What ultimately turned me off about the characters was the embarrassing breast physics that caused every woman’s chest, big or small, to bounce around like two helium balloons on a windy day. I realize that skimpy costumes and absurdly bouncy chests are par for the course in anime, but the adolescent fantasy detracts from the whole thing—I want to play as a badass fighter, not a hypersexualized doll.
I know kung fu
All of this would paint Blade and Soul as another ‘been there done that’ Korean MMORPG if it weren’t for one thing: the excellent player-versus-player combat that feels more like playing a fighting game than an MMO. It’s already a popular esport in the East, and I suspect it’ll only continue to grow as western competitors join the ranks.
At any time, you can hop into an arena lobby and get matched against another player. In these duels the stats of your gear are equalized, making victory entirely about raw skill rather than who has the better equipment.
But there’s a big problem with the PvP: It can’t truly be appreciated until you’ve already pushed through the dreadfully dull PvE and leveled your character up to the cap. While arena matches equalize gear, you won’t have access to all of your abilities until you’ve unlocked them through leveling. Even worse, from what I could tell, little attempt is made to pair you with opponents of similar levels. Early on I was frequently matched against players 20 levels higher than me, resulting in a huge disadvantage when I hadn’t even unlocked my most powerful skills.
Each of the seven classes has their own unique approach to combat that feels highly distinctive. Though I initially fell in love with the kung fu master’s reliance on combos and counters, I quickly came to prefer the sheer brutality of the destroyer, who wields a massive axe and can chokehold opponents while smashing their face repeatedly.
Instead of mashing complicated hotkey rotations while relying on auto-attacks to fill in the blanks, combat in Blade and Soul lets you take direct control of your character. There’s a satisfying complexity to the way your abilities branch out over the course of a fight depending on what state you and your opponent are both in. Getting grabbed or knocked onto your back will swap the skills on your hotkey bar for situational abilities that can be properly timed to help swing the fight back in your favor. Playing as my destroyer, a well timed counter could send my opponent flying, opening them up to the punishment of a pile driver.
This fluid approach to combat creates a tense give-and-take that looks elegant while rewarding skill and timing. Even against an obviously better opponent, I never felt completely outmatched in a fight when one well-timed counter could swing the odds back in my favor. I threw my hands up in victory more than once.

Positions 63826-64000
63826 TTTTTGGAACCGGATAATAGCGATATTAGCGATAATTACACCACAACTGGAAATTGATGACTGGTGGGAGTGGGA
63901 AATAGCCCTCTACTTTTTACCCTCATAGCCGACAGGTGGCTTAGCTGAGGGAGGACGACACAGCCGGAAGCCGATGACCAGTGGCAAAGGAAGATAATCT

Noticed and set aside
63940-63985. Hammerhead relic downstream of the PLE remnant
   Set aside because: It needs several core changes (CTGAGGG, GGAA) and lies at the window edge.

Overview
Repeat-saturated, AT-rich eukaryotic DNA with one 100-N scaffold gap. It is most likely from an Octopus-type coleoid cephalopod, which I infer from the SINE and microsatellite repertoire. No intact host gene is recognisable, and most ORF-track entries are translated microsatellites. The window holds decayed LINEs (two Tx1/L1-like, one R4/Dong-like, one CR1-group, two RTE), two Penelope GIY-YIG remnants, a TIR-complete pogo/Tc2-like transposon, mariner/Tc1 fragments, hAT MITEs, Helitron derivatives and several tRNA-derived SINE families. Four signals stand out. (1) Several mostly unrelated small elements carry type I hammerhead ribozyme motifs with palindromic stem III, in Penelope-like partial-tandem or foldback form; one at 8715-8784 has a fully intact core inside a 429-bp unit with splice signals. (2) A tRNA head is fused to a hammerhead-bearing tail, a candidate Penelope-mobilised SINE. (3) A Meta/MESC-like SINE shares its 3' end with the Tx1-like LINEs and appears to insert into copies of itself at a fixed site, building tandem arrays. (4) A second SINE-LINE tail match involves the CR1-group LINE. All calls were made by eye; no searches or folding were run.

Sadly, outside of the arena, combat doesn’t have nearly the same effect—especially against the countless monsters on the journey to the endgame. Though most will make some attempt to mimic the abilities used when fighting other players, they’re hardly a substitute. I found the general difficulty of most of the PvE combat to be disappointingly easy. Instead of dynamic and challenging combat, fighting most of the computer controlled enemies became a boring routine. Like other MMOs, I spammed the same rotations of abilities over and over again as I cleaved my way across the world while eying my experience bar as if it were the hands of a clock on the last day of school.
This is where the tension in Blade and Soul’s aspirations to be an MMO and a highly competitive fighting game is at its worst. And where I wish that the entire MMO aspect could be made optional or done away with entirely. If the PvE and leveling were actually fun, I might be more forgiving of the way PvP is held hostage until you’ve invested several dozen hours grinding your character to level 45. But as it is, I just can’t imagine many of the competitive players Blade and Soul could attract are going to look kindly on investing that time before they can even get to the good part of the game.
Without other distractions like housing or more in-depth crafting, Blade and Soul feels pretty light. Outside of the PvP, it’s just the same grind that’s already done much better in other games. If the PvP were more immediately accessible to new players, I don’t think that’d be nearly as big of a problem, but Blade and Soul insists on being a derivative MMO first and a great competitive fighting game second.